I'm intrigued by the apparent reference to 神代文字 jindai moji, writing supposedly used in Japan before the introduction of Chinese characters. All purported examples of jindai moji are regarded as later fabrications by mainstream scholars, with few proponents of their authenticity outside the occultist/ultra-nationalist fringe. But the idea that writing existed in Japan prior to the introduction of Chinese characters seems to be an old one, regardless of whether it has any merit.

    A similar idea of a lost indigenous writing system exists in Korea with the so-called 가림토 garimto which was supposedly created in Gojoseon in the 22nd century B.C. This set of letters, which looks very much like a variant of hangul (the actual Korean alphabet created in the 15th century), appears in a history book about ancient Korea which is considered a forgery by mainstream scholars. But it shouldn't surprise anyone that just as with jindai moji, garimto has its champions, and it sometimes even crosses over into popular culture.

  5. Emanuel Pastreich said,

    April 23, 2015 @ 9:34 am

    There is an interesting history behind Mabuchi's efforts that is detailed by Maruyama Masao and Nakamura Tanehiko. Mabuchi's ideas about linguistic change and originality are largely built on the arguments advanced in the previous generation by Ogyu Sorai. Sorai suggested that in China there had been a pure Chinese language that had been lost in later years. He attacked contemporary Japanese scholar whom he claimed had only grasped the later, fallen, Chinese tradition. In Mabuchi's case, he just carried that argument one step further.

  6. cameron said,

    April 23, 2015 @ 9:42 am

    It's interesting that Mabuchi uses the Sanskrit and Dutch writing systems as points of comparison, but not the Korean hangul system. Did the practice of grouping the letters of hangul into little blocks that look vaguely like Chinese characters keep him from discerning that there are actually only about as many letters as Dutch uses?

    Did any Japanese scholars ever suggest adopting a variant of hangul as a writing system for Japanese?

  7. Ross Bender said,

    April 23, 2015 @ 12:21 pm

    Mabuchi was the teacher of Motoori Norinaga, perhaps the greatest of the Tokugawa period Kokugakusha ("National Learning Scholars.") It was Norinaga who deciphered and interpreted the Old Japanese of the Kojiki and Man'yōshū, and also the imperial edicts known as Senmyō.

    Norinaga also ranted against all things Chinese, emphasizing with great venom that if one had a "Chinese heart" (karagokoro) one could never learn anything.

    Back in grad school, a small cadre of Japanese specialists called ourselves "Shinto revivalists," and ranted against the "Confucian dogs" studying Neo-Confucianism. My good friend Peter Nosco has written extensively on the Kokugaku school AND the Neo-Confucianists. His most well-known work is "Remembering paradise: nativism, and nostalgia in eighteenth-century Japan"1990. 271p (Harvard-Yenching Institute monograph series, 31.)

  8. Jongseong Park said,

    April 23, 2015 @ 1:47 pm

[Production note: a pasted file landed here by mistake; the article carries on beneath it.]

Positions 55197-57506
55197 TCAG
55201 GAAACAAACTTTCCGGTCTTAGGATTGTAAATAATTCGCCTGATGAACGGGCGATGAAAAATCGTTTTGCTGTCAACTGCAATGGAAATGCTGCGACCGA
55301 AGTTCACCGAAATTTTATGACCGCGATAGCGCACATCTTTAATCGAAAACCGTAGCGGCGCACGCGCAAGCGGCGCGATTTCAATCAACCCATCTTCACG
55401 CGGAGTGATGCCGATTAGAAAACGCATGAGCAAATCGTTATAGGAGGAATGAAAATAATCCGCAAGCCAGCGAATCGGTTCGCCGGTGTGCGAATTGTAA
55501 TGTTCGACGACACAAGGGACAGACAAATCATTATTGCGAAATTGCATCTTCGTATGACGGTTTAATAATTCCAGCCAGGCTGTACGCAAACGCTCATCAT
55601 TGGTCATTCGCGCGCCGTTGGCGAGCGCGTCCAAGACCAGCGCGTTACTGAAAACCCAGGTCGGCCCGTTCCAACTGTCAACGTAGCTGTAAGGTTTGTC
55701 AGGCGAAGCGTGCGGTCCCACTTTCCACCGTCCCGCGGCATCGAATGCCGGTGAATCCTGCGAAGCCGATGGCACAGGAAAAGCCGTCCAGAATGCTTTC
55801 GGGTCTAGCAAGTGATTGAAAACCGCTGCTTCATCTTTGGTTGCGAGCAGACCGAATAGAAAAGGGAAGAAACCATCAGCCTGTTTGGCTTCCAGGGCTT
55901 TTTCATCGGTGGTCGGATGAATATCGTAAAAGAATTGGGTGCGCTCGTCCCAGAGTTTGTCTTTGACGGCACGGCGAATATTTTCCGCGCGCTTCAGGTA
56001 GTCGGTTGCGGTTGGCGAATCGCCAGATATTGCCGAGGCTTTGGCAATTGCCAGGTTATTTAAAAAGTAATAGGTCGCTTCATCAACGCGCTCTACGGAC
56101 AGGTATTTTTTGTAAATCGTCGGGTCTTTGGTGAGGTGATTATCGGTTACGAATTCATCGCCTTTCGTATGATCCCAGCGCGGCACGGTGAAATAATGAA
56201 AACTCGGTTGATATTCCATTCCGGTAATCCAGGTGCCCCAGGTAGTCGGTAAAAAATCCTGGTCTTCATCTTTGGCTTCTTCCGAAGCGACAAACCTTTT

@cameron, I don't ever recall hearing about any of Korea's neighbours discussing hangul in the pre-modern age, although 17th-century Dutchman Hendrick Hamel described it in his Journal of his 13-year stay in Korea (see the section "Language and Literature").

    I wonder how many Japanese would have been aware of hangul in Mabuchi's time. Both Korea and Japan enforced strict closed-door policies by then, and the exchanges between the two countries were very infrequent and limited. Japanese missions only got as far as the port city of Busan, Korea's only as far as the island of Tsushima. In Korea hangul didn't have a lot of prestige, "used by women and simple men" as Hamel put it, so it wouldn't have been the primary script used by any of the Korean envoys to Japan. And there is no reason that Koreans and Japanese would have used any other script than their shared Chinese characters when communicating with each other.

    By contrast, the Japanese would have known about the Indian scripts due to the transmission of Buddhist texts which happened several centuries earlier, and the Roman alphabet due to trade with the Dutch and Portuguese.

    If anyone knows anything about any evidence of awareness of hangul among Korea's neighbours during the pre-modern period, I would be very interested to know.

  9. Matt Anderson said,

    April 23, 2015 @ 4:14 pm

    Ross—
    Am I right that karagokoro is written 漢意 but pronounced 唐心? If so, that's a pretty good argument against using kanji right there!

  10. Eidolon said,

    April 23, 2015 @ 6:33 pm

    The arguments against jindai moji quoted here http://en.wikipedia.org/wiki/Jindai_moji are pretty damning, especially given how weak the pro side looks to be, but it ought to be remembered that while the official/government/bureaucratic writing system for both Japan and Korea was derived from Chinese characters, the level of literacy in said script in both countries was low. That is to say, the vast majority of the population did not know and did not have to know the script. Such an environment opens itself up to the introduction of other scripts for local/private use, including alphabets.

    Of course, I find the primordial age proponents tend to assign to jindai moji and garimto rather ridiculous, as it brings to task why they'd switch to using Chinese characters in the first place had a complete writing system already been in place. In the absence of solid archaeological and contemporary textual evidence, we still have to think that the Chinese writing system was the first both countries had access to. But in the centuries after – and especially in light of known engagement with users of other scripts eg Indians, Tibetans, Uyghurs, Arabs, Persians, Europeans, and so on – I find it difficult to believe that no other script left any traces in unofficial channels, and that Japanese/Korean merchants interacting with the aforementioned groups wrote only in kanji/hanja.